Historical perspective: the social determinants of disease – some blossoms
© Marmot. 2005
Received: 04 May 2005
Accepted: 02 June 2005
Published: 02 June 2005
I had two great teachers in epidemiology: Len Syme and Geoffrey Rose. One had his thinking shaped by the insights of Durkheim, a great sociologist; the other by Pickering, a great hypertension specialist. One helped lay the foundations for social epidemiology; the other, if heeded, could change the way we think about public health. Both came to the conclusion that society mattered for health and that one could not understand the social rate of disease simply by studying individuals. The story of laying the foundations for social epidemiology is engagingly set out in the accompanying paper by Len Syme. Geoffrey Rose's credo is beautifully articulated in his last book.
Scientist as teacher and mentor
Syme's memoir of his vital role in the origins of social epidemiology is characteristically modest. He alludes to his students but his paper does not convey the half of it. I have never come across anyone in the academic world who had quite the powerful influence on students that Syme did. With cohort after cohort of students he developed special relationships, he with them and they with him. He was stimulating, challenging, encouraging, sensitive, hands off when appropriate, guiding when needed, critical when constructive, praising when spirits required i.e. more or less always.
I suspect he had few failures, in part because there was "assortative mating" – a matching of teacher and student that had the right chemistry, but also because he was simply so good at bringing the best out of people and then helping them with their subsequent careers. Not all students came under his magic spell – some had different interests and sought different mentors – but my guess is that he helped everyone who came into his orbit.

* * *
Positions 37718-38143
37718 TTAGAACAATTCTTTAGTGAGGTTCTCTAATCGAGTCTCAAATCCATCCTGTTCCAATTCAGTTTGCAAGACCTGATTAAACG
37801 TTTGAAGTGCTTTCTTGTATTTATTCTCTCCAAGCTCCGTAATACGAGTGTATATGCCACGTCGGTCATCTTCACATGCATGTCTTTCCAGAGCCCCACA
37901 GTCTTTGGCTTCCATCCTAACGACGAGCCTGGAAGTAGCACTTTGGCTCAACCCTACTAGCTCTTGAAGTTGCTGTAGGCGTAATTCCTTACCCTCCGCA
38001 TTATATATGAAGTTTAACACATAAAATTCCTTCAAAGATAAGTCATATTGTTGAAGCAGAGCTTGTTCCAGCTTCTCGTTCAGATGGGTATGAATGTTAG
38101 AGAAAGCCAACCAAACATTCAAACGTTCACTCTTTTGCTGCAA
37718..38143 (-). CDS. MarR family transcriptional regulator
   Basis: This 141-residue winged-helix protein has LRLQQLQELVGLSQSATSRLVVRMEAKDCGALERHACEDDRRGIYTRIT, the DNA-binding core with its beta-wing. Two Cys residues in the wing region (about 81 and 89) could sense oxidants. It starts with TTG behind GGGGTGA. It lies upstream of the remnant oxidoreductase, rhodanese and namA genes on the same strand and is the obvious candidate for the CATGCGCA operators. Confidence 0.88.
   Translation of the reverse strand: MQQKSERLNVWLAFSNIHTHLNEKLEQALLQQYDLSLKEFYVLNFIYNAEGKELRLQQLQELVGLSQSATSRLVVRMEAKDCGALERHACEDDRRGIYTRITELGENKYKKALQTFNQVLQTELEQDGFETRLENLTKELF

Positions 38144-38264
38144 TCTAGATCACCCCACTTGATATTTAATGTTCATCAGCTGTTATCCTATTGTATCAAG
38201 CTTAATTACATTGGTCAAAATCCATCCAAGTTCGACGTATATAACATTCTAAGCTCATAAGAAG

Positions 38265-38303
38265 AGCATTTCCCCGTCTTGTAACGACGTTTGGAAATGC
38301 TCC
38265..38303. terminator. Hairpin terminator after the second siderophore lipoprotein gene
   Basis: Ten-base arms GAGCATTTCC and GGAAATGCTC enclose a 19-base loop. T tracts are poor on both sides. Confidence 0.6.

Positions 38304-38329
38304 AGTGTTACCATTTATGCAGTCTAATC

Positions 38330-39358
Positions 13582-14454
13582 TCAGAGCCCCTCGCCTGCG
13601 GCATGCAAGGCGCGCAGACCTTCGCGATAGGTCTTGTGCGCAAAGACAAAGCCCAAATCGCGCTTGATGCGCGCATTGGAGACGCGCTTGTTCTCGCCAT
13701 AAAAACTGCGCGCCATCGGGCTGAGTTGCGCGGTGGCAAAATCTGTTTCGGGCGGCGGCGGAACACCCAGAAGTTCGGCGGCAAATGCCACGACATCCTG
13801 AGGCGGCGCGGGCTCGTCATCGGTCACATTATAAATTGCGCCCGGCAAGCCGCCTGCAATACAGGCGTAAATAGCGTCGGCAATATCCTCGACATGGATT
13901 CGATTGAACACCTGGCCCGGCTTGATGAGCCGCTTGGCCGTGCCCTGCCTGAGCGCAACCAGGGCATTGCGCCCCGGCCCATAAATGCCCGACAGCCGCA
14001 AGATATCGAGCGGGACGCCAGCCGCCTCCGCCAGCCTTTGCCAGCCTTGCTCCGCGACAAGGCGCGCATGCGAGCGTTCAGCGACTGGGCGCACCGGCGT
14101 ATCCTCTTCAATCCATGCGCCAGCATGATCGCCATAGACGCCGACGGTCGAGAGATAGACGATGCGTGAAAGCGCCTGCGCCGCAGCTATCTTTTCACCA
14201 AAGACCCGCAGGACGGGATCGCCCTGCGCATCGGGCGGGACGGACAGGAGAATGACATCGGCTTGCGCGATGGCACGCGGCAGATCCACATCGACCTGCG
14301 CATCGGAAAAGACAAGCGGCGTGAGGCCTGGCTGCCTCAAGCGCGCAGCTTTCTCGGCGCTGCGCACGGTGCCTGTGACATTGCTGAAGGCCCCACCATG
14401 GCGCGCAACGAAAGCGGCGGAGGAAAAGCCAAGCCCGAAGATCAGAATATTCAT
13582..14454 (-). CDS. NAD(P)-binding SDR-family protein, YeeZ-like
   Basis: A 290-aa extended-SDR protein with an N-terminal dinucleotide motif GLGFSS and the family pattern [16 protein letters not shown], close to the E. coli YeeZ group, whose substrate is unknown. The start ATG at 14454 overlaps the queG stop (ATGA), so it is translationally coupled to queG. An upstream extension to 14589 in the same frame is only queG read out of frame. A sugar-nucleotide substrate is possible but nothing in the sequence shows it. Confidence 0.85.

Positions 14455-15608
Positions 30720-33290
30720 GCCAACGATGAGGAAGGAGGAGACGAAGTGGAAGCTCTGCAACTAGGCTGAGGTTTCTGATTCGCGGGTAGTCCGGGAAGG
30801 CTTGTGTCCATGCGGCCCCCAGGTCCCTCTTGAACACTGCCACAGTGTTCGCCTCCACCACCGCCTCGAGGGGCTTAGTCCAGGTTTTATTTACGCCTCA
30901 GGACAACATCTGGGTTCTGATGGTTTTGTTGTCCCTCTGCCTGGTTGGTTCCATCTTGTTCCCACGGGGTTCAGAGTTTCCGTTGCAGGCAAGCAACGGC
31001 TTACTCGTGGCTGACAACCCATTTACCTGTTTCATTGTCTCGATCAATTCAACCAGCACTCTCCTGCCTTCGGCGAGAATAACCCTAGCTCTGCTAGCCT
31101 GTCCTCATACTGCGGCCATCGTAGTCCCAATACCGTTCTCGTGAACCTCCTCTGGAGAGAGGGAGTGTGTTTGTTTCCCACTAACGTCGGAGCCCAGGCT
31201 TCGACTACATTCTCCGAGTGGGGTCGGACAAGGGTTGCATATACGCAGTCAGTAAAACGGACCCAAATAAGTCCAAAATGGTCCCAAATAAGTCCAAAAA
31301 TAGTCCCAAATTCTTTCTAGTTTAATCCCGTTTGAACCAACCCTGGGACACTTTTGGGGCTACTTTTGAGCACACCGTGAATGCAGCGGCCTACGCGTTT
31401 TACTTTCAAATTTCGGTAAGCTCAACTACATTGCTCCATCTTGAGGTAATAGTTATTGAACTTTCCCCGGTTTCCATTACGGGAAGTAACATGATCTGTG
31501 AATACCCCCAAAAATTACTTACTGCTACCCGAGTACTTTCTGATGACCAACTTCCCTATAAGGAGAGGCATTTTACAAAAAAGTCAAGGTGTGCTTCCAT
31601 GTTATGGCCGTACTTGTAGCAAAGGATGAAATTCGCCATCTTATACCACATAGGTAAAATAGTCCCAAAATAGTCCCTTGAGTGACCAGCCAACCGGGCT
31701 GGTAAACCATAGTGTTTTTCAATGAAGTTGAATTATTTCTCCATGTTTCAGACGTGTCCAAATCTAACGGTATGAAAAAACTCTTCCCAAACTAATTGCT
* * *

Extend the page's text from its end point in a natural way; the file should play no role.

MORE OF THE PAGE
For some of us the relationship, begun at Berkeley, became one of life long friendship and collegiality. I knew how much he influenced me while I was at Berkeley as a graduate student and young teacher, and then, having left, I discovered all over again how many of my "original" thoughts had their origins in Berkeley.
Syme encouraged interdisciplinary work. He taught the importance of asking the right question. We were encouraged to seek insight wherever it may be found – and on the Berkeley campus there was no shortage of insight. And he showed what it meant to consider social causes. I touch on each of these below.
'Doctors have no special insight on causes of ill-health'
That was really shocking. How dare he? But Syme did say that to his students. Like most physicians I assumed that only doctors could understand the causes of illness. It was we, after all, who laid claim to some understanding of biology and pathology. Giving primacy to biology betrayed a classic misunderstanding of the notion of cause. It may be useful to think of accumulation of lipid in the endothelium of coronary arteries as "the cause" of coronary heart disease – a good pathologist's perspective on cause – but what causes the accumulation of lipid? I now use Geoffrey Rose's phrase: the causes of the causes (it has less tendency to frighten the horses than other terms that I still use) but my first introduction to such thinking was from Syme.
Syme's argument was that the reading of a medical textbook conferred no unique insight into the social causes of disease. Just as medical training, or its equivalent, may be necessary to understand the mechanisms of disordered pathology so is understanding of society necessary to understand the social causes of illness. He was not a social scientist who considered biology unimportant and social science paramount. Both were needed. That lesson has stayed with me.
Actually four. There was a meta-level. Syme taught that the first, perhaps most important, question was: "what's the question?" This then resolved into three separate questions one should ask about the occurrence of disease:
Why does one group have a higher rate of disease than another?